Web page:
The Samsung UE49NU8000 is a 49-inch television with a slim panel sitting on a T-bar stand. The whole ensemble feels slightly plasticky, but at least there's a brushed metallic grey finish on the front of the stand to inject more sophistication to proceedings.
The black bezel is slim, empowered by the underlying edge-lit LED configuration. The bezel's bottom border is finished in brushed metallic grey to match the same coating on the T-bar base.
Unlike last year's MU7000 and MU8000, the Samsung NU8000 doesn't come with an external One Connect Box. Instead, all the connection ports are found on the back of the television. There are four full-bandwidth HDMI 2.0b inputs... you may have to go into the user menu and enable [HDMI UHD Colour] to make sure your source devices recognise the TV as HDR-capable.
Two remote controls are provided in the shipping box. One is a Smart remote that only has a few buttons and allows for voice control (based on Bixby), whereas the other one is a conventional remote with more keys.
VA-type LCD panel with true RGB subpixel arrangement, which produces deep blacks by LED LCD standards. ANSI blacks measured 0.036 cd/m2 regardless of the [Local Dimming] setting once peak white was aligned to our normal dark-room target of 120 cd/m2.
Edge-lit LED configuration where all the LED modules are placed along the bottom of the screen, which means the top and bottom letterbox bars can never go black completely if there's active content on screen.
No effective local dimming. Due to the bottom-lit edge LED configuration, a small bright object overlaying a black background will create haloing/ blooming phenomenon that spans the entire height of the screen.
The LED backlight uses PFS phosphor.
Unlike larger-sized brethren, the Samsung UE49NU8000 uses a 60Hz rather than 120Hz panel, which limits its motion resolution, since no effective MCFI (motion-compensated frame interpolation) can be deployed for 50Hz/ 60Hz content.
The only way to increase motion resolution beyond the sample-and-hold baseline of 300 lines (according to the horizontally scrolling test pattern in Chapter 31 of the FPD Benchmark Software disc) is by engaging [LED Clear Motion] which activates backlight scanning. However, there's significant double ghosting which makes it unappealing. Also, with 50Hz content, there's forced frame interpolation with [LED Clear Motion] enabled, leading to noticeable interpolation artefacts.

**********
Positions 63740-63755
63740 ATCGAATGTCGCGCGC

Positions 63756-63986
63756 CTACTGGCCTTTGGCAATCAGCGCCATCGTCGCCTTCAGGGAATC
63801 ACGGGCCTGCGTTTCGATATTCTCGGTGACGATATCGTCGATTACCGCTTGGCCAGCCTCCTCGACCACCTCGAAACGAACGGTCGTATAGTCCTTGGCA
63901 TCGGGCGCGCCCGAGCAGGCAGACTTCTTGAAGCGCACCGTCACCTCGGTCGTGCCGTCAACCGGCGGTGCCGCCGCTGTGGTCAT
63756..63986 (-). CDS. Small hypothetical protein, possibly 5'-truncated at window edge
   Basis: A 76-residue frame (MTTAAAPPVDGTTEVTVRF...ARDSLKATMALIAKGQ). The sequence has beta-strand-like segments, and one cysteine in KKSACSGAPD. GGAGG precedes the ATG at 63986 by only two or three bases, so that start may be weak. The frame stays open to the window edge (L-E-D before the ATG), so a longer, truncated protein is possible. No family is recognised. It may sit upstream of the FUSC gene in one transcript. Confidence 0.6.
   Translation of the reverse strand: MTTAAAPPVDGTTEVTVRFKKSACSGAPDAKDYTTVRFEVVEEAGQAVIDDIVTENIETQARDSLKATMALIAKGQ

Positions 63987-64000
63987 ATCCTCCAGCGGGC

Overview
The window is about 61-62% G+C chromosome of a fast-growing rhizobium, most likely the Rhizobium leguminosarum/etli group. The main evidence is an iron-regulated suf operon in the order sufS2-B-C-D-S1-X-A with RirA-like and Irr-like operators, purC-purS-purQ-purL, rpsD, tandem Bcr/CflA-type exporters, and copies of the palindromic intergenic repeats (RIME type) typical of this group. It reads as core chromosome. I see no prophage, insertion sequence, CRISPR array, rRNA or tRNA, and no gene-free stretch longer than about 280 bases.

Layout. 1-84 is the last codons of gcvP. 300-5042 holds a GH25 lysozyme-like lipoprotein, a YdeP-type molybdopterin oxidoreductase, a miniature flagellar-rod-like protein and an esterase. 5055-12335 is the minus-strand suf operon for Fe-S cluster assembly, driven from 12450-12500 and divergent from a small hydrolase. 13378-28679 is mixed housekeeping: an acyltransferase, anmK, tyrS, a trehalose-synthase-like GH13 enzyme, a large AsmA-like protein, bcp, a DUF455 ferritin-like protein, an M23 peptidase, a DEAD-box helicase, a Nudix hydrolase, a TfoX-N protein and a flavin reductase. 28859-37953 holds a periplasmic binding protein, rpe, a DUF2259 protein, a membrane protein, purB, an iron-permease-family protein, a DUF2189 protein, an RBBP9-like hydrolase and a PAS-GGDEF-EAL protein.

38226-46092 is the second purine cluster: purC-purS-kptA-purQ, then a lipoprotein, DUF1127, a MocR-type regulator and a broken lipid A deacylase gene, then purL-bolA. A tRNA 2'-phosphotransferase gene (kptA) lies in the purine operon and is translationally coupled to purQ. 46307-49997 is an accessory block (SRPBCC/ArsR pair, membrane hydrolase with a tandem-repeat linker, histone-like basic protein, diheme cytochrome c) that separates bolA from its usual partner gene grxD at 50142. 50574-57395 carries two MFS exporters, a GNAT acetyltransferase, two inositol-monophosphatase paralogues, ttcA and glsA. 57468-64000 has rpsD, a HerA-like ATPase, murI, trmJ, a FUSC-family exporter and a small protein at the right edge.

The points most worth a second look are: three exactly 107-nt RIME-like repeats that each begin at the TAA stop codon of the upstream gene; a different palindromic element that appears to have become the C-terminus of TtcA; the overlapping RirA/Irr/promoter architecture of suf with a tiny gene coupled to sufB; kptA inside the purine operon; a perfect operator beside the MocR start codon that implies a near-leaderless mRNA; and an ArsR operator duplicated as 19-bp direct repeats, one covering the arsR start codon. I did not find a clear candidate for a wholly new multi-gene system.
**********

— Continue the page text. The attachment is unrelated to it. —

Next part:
Slow panning shots in 24p content (for example movies and American dramas) exhibit mild telecinic judder, because of the 60Hz panel.
However, since the judder is only noticeable in slow pans, and the TV is relatively small compared with other 4K TVs, it may not bother owners at all.
Mild dirty screen effect (DSE).
As expected for a VA-type LCD panel, colours and contrast desaturate off-axis.
Like 2016 and 2017 Samsungs, the NU8000 could only sustain its 800-nit peak brightness for around 35 seconds before dropping to the baseline of 535 nits. Once "recharged", it would peak again at 800 nits, and the cycle would repeat itself.
Despite the relatively high peak brightness, the HDR picture appeared more washed out than full-array local dimming (FALD) LED LCD and OLED TVs owing to lack of effective lighting control.
Like all Samsung HDR TVs we've reviewed to date, the UE49NU8000 adapts its tone-curve to the Mastering Display Luminance (MDL) metadata to maintain specular highlight detail, so bright highlights will remain visible but look darker in HDR movies that have been graded to 4000 nits.
Based on our tests, there is no dynamic tone-mapping technology on the Samsung NU8000. Engaging [HDR+] during the playback of HDR10 content merely lowers the clipping point.
The 49NU8000 still exhibited more posterisation in the skies of The Martian (pictured above) and The Revenant than competing TVs from other manufacturers, although it's improved slightly from 2016 and 2017 Samsung televisions.
The Samsung UE49NU8000 is a decent television that is unfortunately let down by its native 60Hz panel. If you have the space or budget, go for the 55-inch or larger models, or even better, a full-array local dimming LED LCD or OLED which delivers superior HDR experience.